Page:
Robert Richardson (Labour politician)

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Robert Richardson (1 February 1862 – 28 December 1943) was a Labour Party politician in the United Kingdom. Prior to his election he was a miner, with his entry in e Times House of Commons 1919 noting that he had 'worked at all kind of jobs in the pit'.[1]

He was elected at the 1918 general election as Member of Parliament (MP) for Houghton-le-Spring in County Durham, defeating the sitting Liberal MP Thomas Edward Wing by 689 votes in a close three-way contest.[1] Richardson held the seat until the 1931 general election, when Labour split over budgetary policy and its leader Ramsay MacDonald left the party to form a National Government. His Conservative Party successor Robert Chapman served only one term in Parliament, as Labour regained the seat at the 1935 general election; but Richardson did not stand again after his defeat.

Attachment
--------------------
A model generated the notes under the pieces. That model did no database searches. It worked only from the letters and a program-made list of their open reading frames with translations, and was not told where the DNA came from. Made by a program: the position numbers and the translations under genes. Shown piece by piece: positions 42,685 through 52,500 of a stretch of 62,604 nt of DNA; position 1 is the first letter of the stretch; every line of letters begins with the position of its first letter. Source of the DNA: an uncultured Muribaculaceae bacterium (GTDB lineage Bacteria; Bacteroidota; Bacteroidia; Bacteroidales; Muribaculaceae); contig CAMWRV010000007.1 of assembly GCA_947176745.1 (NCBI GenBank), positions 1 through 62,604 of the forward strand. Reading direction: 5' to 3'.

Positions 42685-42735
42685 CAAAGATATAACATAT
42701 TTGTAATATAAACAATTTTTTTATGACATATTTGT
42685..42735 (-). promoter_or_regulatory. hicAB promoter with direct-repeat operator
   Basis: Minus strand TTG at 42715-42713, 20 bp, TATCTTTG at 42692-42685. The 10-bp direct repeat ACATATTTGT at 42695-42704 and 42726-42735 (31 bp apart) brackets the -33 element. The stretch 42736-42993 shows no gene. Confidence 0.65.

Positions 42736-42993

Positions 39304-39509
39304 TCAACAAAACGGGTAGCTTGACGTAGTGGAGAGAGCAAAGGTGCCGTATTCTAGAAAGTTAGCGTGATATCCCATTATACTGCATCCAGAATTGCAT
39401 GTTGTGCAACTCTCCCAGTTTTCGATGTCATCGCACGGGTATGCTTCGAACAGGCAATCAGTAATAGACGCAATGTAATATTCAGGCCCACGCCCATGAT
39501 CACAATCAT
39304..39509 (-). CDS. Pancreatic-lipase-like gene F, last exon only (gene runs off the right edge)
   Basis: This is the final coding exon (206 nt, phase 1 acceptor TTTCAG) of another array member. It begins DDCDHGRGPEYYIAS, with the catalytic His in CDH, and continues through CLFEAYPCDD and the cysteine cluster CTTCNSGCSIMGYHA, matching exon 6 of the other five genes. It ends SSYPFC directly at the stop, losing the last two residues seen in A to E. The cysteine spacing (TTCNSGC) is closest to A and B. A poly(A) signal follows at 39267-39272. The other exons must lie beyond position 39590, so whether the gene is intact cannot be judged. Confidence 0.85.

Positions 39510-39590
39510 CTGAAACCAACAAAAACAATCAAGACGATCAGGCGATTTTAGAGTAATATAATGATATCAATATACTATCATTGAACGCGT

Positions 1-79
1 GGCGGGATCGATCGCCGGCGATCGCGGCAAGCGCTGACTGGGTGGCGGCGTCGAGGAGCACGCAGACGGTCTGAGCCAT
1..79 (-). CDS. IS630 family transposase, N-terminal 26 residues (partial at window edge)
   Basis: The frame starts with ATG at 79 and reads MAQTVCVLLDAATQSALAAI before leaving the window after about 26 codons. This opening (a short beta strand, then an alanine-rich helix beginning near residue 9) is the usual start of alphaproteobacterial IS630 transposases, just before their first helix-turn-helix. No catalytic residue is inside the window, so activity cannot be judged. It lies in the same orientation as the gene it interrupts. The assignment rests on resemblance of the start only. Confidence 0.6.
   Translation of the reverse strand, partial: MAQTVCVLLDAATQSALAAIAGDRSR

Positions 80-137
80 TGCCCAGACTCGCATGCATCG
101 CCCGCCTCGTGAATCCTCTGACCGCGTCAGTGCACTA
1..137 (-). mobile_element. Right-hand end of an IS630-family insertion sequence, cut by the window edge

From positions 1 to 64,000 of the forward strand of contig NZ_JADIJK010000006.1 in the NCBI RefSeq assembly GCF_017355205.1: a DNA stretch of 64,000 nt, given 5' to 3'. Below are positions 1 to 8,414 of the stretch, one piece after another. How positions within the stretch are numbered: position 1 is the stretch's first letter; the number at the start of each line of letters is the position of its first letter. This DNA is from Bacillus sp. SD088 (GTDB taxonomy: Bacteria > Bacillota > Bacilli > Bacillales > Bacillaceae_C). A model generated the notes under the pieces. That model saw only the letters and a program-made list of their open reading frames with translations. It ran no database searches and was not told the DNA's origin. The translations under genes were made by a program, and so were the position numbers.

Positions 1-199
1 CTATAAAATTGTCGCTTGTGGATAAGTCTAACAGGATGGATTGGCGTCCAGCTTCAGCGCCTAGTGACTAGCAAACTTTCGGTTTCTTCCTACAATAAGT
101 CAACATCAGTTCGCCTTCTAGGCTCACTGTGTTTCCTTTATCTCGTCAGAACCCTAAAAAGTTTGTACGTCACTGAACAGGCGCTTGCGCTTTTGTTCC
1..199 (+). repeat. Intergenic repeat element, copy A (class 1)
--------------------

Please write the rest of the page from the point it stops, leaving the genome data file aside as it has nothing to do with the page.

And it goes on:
1. ^ a b The Times House of Commons 1919. London: The Times Publishing Company (Limited). 1919. p. 51. 

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Parliament of the United Kingdom
Preceded by
Thomas Edward Wing
Member of Parliament for Houghton-le-Spring
Succeeded by
Robert Chapman